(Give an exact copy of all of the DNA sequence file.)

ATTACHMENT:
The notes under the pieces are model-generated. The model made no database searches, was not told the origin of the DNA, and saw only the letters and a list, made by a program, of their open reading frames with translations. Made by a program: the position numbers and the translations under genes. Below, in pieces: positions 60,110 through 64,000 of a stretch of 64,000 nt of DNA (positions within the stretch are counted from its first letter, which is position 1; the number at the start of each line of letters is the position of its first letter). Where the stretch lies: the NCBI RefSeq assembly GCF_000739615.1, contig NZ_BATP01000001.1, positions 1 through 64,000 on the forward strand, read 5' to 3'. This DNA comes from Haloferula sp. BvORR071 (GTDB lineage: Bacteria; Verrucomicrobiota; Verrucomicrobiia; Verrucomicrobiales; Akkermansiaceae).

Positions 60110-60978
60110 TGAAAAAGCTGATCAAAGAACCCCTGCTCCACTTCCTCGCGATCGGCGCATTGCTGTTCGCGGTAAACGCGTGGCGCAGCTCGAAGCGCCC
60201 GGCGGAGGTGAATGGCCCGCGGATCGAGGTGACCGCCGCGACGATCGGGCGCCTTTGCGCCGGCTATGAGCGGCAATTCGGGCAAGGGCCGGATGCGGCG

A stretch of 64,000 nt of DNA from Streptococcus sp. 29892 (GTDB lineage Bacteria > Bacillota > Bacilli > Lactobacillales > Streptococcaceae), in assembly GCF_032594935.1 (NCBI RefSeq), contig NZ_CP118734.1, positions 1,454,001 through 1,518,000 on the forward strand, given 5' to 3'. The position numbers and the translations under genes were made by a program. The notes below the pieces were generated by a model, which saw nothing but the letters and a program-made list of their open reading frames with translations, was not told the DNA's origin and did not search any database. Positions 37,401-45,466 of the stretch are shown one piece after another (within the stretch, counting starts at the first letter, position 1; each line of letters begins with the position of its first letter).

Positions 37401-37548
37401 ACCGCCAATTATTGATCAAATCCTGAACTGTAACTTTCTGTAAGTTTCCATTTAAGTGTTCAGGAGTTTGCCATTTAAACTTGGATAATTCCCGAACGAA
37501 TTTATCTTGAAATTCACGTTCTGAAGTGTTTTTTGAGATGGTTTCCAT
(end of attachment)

The notes under the pieces are model-generated. The model made no database searches, was not told the origin of the DNA, and saw only the letters and a list, made by a program, of their open reading frames with translations. Made by a program: the position numbers and the translations under genes. Below, in pieces: positions 60,110 through 64,000 of a stretch of 64,000 nt of DNA (positions within the stretch are counted from its first letter, which is position 1; the number at the start of each line of letters is the position of its first letter). Where the stretch lies: the NCBI RefSeq assembly GCF_000739615.1, contig NZ_BATP01000001.1, positions 1 through 64,000 on the forward strand, read 5' to 3'. This DNA comes from Haloferula sp. BvORR071 (GTDB lineage: Bacteria; Verrucomicrobiota; Verrucomicrobiia; Verrucomicrobiales; Akkermansiaceae).

Positions 60110-60978
60110 TGAAAAAGCTGATCAAAGAACCCCTGCTCCACTTCCTCGCGATCGGCGCATTGCTGTTCGCGGTAAACGCGTGGCGCAGCTCGAAGCGCCC
60201 GGCGGAGGTGAATGGCCCGCGGATCGAGGTGACCGCCGCGACGATCGGGCGCCTTTGCGCCGGCTATGAGCGGCAATTCGGGCAAGGGCCGGATGCGGCG

A stretch of 64,000 nt of DNA from Streptococcus sp. 29892 (GTDB lineage Bacteria > Bacillota > Bacilli > Lactobacillales > Streptococcaceae), in assembly GCF_032594935.1 (NCBI RefSeq), contig NZ_CP118734.1, positions 1,454,001 through 1,518,000 on the forward strand, given 5' to 3'. The position numbers and the translations under genes were made by a program. The notes below the pieces were generated by a model, which saw nothing but the letters and a program-made list of their open reading frames with translations, was not told the DNA's origin and did not search any database. Positions 37,401-45,466 of the stretch are shown one piece after another (within the stretch, counting starts at the first letter, position 1; each line of letters begins with the position of its first letter).

Positions 37401-37548
37401 ACCGCCAATTATTGATCAAATCCTGAACTGTAACTTTCTGTAAGTTTCCATTTAAGTGTTCAGGAGTTTGCCATTTAAACTTGGATAATTCCCGAACGAA
37501 TTTATCTTGAAATTCACGTTCTGAAGTGTTTTTTGAGATGGTTTCCAT